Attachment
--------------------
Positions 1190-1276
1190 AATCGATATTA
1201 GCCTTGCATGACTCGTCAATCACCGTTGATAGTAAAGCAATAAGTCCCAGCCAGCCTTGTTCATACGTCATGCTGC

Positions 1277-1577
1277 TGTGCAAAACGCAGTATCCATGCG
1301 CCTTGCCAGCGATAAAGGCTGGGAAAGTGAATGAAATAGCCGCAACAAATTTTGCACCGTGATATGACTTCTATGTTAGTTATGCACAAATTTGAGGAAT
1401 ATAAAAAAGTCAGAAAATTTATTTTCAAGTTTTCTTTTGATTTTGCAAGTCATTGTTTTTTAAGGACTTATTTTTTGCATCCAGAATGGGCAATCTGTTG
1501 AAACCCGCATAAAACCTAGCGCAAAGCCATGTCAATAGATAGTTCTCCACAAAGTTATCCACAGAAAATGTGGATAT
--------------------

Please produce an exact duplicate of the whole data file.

Positions 1190-1276
1190 AATCGATATTA
1201 GCCTTGCATGACTCGTCAATCACCGTTGATAGTAAAGCAATAAGTCCCAGCCAGCCTTGTTCATACGTCATGCTGC

Positions 1277-1577
1277 TGTGCAAAACGCAGTATCCATGCG
1301 CCTTGCCAGCGATAAAGGCTGGGAAAGTGAATGAAATAGCCGCAACAAATTTTGCACCGTGATATGACTTCTATGTTAGTTATGCACAAATTTGAGGAAT
1401 ATAAAAAAGTCAGAAAATTTATTTTCAAGTTTTCTTTTGATTTTGCAAGTCATTGTTTTTTAAGGACTTATTTTTTGCATCCAGAATGGGCAATCTGTTG
1501 AAACCCGCATAAAACCTAGCGCAAAGCCATGTCAATAGATAGTTCTCCACAAAGTTATCCACAGAAAATGTGGATAT